[0075]FIG. 8 is a flow chart showing a procedure for a real-time clock function which is employed by a mobile terminal in accordance with a fourth embodiment of the present invention. The mobile terminal of the fourth embodiment can be implemented by use of the main part which has been shown in FIG. 1 (first embodiment), FIG. 4 (second embodiment) or FIG. 6 (third embodiment), therefore, a figure and explanation of the main part of the mobile terminal of the fourth embodiment are omitted for brevity.

[0076] In a step S81 of FIG. 8, the CPU 6 judges whether or not the power of the mobile terminal has been turned on. If the power has been turned on (“YES” in the step S81), the CPU 6 checks the status of the external RTC and thereby judges whether or not the external RTC is in its normal operation (step S82). If the external RTC is in normal operation (“YES” in the step S82), the CPU 6 reads out clock/calendar information from the external RTC and sets the information to the built-in RTC 9 of the built-in microcomputer 1 (step S84).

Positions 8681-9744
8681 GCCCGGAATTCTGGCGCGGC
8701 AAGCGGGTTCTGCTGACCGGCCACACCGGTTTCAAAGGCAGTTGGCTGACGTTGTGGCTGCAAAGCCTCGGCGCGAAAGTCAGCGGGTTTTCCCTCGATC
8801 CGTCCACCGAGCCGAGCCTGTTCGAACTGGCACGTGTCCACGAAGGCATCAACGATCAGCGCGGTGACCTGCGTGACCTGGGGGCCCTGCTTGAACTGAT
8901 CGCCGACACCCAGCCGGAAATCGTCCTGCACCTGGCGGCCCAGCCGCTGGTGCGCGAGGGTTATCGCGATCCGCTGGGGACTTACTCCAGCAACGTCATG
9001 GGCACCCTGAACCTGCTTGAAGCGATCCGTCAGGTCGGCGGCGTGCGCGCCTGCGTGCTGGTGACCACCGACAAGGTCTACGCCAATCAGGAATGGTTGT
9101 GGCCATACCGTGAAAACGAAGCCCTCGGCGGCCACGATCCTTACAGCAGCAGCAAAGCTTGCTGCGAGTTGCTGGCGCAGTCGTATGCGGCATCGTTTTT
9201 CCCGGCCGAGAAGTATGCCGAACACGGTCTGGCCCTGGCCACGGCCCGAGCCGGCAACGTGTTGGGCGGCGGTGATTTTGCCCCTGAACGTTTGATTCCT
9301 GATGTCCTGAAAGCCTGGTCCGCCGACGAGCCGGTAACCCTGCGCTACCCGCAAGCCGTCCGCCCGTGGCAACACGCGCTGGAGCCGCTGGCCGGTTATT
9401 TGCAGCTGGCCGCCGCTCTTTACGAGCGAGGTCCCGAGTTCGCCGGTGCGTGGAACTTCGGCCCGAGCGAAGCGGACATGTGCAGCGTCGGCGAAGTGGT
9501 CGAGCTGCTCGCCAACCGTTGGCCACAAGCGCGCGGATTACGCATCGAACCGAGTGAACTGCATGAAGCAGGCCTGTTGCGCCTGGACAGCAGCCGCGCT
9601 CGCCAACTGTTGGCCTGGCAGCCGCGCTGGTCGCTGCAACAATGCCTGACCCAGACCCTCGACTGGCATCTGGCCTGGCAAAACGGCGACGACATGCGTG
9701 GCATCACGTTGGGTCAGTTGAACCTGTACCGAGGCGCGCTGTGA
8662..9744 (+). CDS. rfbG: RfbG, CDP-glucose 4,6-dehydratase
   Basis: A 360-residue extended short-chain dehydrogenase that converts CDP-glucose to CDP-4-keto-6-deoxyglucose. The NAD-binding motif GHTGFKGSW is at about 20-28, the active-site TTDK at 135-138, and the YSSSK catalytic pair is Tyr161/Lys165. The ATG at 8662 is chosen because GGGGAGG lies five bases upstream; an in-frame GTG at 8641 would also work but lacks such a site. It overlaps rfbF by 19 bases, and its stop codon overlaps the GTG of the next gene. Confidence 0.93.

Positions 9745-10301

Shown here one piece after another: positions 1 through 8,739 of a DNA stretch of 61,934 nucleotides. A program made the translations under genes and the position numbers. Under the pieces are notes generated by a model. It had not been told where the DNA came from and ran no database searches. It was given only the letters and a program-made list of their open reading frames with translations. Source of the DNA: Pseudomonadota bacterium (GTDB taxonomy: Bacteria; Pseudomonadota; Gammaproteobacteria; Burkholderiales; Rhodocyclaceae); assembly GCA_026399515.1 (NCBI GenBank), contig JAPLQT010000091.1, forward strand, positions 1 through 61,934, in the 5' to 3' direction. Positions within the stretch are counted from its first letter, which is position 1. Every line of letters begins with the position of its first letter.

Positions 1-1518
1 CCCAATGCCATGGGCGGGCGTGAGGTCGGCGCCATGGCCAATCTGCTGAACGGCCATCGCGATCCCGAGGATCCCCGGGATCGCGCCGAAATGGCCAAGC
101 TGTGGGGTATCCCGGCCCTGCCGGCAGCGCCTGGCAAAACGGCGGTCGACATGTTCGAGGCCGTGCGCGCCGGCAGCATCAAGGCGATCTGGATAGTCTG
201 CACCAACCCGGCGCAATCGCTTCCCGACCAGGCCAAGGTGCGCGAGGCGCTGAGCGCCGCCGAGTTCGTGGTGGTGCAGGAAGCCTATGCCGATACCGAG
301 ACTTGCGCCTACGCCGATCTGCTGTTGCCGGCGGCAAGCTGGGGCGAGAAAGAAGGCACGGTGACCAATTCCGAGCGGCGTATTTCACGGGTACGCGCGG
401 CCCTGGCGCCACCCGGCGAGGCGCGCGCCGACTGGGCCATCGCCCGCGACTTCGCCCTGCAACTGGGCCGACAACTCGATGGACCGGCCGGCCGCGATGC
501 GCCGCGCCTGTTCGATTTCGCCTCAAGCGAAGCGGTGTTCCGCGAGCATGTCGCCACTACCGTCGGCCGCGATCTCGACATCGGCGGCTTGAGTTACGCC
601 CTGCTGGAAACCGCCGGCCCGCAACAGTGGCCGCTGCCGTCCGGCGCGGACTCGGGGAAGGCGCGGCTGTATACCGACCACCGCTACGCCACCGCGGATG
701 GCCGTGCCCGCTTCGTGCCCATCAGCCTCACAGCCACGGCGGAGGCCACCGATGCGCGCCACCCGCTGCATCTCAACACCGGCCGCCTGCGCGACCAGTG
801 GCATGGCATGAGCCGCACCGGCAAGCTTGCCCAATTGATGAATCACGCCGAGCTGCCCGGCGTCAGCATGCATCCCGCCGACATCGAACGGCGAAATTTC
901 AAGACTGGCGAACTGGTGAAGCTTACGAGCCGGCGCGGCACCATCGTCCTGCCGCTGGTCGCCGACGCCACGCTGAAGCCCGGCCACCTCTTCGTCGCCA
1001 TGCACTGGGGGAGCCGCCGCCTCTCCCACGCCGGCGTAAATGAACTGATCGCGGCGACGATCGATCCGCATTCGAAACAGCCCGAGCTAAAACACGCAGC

[0077] On the other hand, if the operation of the external RTC has been stopped (“NO” in the step S82), an error handling (for letting the user input clock/calendar information etc.) is carried out by the CPU 6 (step S83).

[0078] As described above, in the mobile terminal in accordance with the fourth embodiment of the present invention, the readout of the clock/calendar information from the external RTC is carried out not on each release (end) of the sleep mode but at each power-on of the mobile terminal, therefore, power consumption of the mobile terminal can be reduced further.